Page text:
Walk into a dispatch center and you’ll hear questions like, “Is your mom breathing?” “What is the color of the smoke coming out? or “What kind of medicine did you take?”
Most people dial 911 during the scariest times in their lives, and on the other end of the line are emergency dispatchers like Gilbert Lopez of the San Bernardino County Fire Department.
“It can be overwhelming,” Lopez said. “It could be smooth or chaotic navigation right off the bat.”
Until very recently, dispatchers terminated most 911 calls by dispatching an ambulance.
“We were all taught, ‘You call, we carry,'” Lopez said.
This is an effective protocol when the caller needs an ambulance, but the fact is that an increasing number of 911 calls do not require a paramedic escort to an emergency room. When non-emergency calls come in, they can weigh heavily on the system. Dispatchers cannot respond to other calls that may be more important, ambulances are routed to places where they are not needed, and emergency room nurses and doctors are behind in treating patients who do not have not really need to be admitted, leaving ambulances tied up in hospital parking lots rather than on the street, ready to respond to a real emergency elsewhere.
Leigh Overton is the EMS supervisor for the San Bernardino County Fire Department. She said about 20 to 30 percent of all 911 calls are not true emergencies.
“They don’t need a response from lights and sirens,” Overton said. “Most people call because they don’t know what to do.”
Another effect is felt in hospitals, where emergency rooms are filling up with patients who should have been looking for other options.
“Many people who don’t need an ambulance may need treatment within four hours,” Overton said. “They may need 12 hours and urgent care or a doctor’s appointment may be extremely appropriate for them.”
Instead, visiting an emergency room is costing people thousands of dollars in medical bills that didn’t need to happen.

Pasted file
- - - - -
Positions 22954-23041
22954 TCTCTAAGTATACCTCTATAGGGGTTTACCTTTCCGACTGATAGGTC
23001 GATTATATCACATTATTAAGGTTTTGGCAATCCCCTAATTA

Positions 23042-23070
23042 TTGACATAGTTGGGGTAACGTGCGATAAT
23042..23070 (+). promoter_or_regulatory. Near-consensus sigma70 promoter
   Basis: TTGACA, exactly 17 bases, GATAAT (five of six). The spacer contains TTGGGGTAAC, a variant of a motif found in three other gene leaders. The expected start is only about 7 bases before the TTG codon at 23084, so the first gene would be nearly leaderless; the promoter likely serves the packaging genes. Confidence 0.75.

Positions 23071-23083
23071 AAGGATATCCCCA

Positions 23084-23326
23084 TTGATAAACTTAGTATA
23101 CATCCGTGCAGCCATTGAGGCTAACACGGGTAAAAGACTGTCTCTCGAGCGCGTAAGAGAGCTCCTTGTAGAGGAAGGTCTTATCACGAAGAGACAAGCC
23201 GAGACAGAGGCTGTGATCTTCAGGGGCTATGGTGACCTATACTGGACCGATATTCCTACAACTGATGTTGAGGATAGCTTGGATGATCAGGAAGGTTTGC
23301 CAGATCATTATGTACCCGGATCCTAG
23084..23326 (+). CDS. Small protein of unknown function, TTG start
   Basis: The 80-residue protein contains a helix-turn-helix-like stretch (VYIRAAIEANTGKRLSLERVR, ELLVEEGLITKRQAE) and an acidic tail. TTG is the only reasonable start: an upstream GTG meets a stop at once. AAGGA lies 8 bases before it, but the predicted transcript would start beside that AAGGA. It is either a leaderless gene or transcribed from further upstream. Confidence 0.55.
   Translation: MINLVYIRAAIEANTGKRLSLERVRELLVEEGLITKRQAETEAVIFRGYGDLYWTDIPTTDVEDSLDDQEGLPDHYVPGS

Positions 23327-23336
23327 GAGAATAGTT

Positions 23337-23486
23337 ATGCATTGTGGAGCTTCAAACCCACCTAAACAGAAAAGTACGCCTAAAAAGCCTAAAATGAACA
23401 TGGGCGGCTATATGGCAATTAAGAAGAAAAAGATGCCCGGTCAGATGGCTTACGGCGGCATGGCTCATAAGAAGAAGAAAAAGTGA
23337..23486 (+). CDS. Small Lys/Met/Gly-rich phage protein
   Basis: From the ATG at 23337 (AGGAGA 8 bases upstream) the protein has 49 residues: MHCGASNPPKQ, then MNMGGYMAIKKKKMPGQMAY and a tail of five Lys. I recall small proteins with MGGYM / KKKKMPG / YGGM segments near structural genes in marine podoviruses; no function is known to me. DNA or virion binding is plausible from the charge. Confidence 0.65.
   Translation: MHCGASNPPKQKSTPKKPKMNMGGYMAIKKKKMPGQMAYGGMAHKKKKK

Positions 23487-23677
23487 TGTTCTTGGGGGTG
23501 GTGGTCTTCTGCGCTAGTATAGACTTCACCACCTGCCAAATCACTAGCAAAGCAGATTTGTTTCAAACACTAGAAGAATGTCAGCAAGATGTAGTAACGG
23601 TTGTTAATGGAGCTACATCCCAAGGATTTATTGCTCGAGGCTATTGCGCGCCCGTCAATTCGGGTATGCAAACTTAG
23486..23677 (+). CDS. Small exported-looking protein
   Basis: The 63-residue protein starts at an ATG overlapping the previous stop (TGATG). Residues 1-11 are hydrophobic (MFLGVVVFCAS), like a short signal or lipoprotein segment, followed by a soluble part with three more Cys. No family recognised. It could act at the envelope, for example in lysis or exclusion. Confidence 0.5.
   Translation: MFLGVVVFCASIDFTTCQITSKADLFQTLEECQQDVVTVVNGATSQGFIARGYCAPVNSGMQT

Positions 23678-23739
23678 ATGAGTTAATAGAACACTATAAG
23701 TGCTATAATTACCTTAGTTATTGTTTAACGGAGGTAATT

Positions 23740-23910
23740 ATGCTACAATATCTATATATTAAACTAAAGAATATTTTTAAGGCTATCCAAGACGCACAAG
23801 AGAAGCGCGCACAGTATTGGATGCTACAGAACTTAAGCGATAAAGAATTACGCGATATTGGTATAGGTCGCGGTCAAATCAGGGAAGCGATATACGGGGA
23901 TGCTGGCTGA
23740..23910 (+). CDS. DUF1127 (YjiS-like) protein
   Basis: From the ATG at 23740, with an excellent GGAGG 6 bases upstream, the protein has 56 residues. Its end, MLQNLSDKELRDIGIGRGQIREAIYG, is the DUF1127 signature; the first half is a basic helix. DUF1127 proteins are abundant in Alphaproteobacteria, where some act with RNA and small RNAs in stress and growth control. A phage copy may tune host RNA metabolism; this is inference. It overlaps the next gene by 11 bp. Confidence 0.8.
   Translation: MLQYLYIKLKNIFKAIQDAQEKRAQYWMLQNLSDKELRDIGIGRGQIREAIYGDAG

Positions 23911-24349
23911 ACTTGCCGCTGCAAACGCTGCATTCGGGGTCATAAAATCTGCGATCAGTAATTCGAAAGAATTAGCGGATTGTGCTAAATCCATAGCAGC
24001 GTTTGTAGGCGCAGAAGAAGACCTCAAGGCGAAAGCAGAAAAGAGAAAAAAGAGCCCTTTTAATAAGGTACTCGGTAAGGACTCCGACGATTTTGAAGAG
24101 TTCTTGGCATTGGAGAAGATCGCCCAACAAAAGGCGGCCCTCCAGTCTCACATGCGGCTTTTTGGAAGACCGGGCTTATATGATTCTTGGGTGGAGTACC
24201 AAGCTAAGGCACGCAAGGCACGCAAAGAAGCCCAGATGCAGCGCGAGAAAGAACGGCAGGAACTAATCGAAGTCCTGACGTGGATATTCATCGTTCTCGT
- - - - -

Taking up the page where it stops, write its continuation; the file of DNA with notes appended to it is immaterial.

“An unnecessary ER visit to an uninsured patient could break them [financially]”, Overton said. “It could break anyone.”
NBC 7 Investigates has been investigating the problems with the EMS system for months. In June, we revealed how patients spend hours waiting to get into local hospital emergency rooms, waiting inside the ambulances that brought them there. Again, many of these patients did not require this trip, which prevented paramedics from responding to other emergencies until the transfer of patient care took place.
For the past three years, San Bernardino County dispatchers have been trying a better option. They transfer non-emergency calls to a nurse dispatcher. This professional determines the level of care the caller needs. This care could include calling a ride-sharing service to take them to emergency care, helping them find a 24-hour pharmacy, or connecting them with other medical experts.
“It’s our job to help calm the patient down and let them know they’re talking to a professional who’s going to help them get the level of care they need,” Overton said.
It is also possible that these calls will still receive an ambulance dispatched if the nurse determines that she has reached that level or if the patient requests one.
Overton showed NBC 7 Investigates an example of a call where a woman accidentally drank a drug that was supposed to be vaporized through an inhaler. The nurse dispatcher put the caller in touch with a poison control center who determined that she was not in immediate danger and ensured that she was in contact with her regular doctor.
“In my experience, uh, there’s a huge sigh of relief,” Overton said. “These calls usually end very, very well with a very satisfied customer.”
The city of El Cajon is embarking on a similar system called the Nurse Navigator program. The $300,000 pilot program is being finalized. The city council has a vote scheduled for July 12 to select a contractor, a company called Access2Care. This company falls under Global Medical Response, which operates the AMR ambulance company.
At a council meeting in March, local lawmakers welcomed the idea.
It’s a win for the patient, said board member Steve Goble.
“It’s a win for the hospital system, and it’s a win for the city,” Goble said.
Deputy Mayor Michelle Metschel agreed, telling the council, “If we combine that with public education, I think it will be a win-win situation for everyone.
Lopez said public awareness is important because callers often push back when transferred to a nurse. However, he said, ultimately callers realize that connecting to care over the phone, instead of an expensive trip to the emergency room, is the better option.
Paying for these programs isn’t that simple, as the money can come from local, state, or federal funding. Some programs receive money from health insurers, who benefit from fewer claims from their customers, but some ambulance companies and hospitals may not be supportive as it may reduce their profits.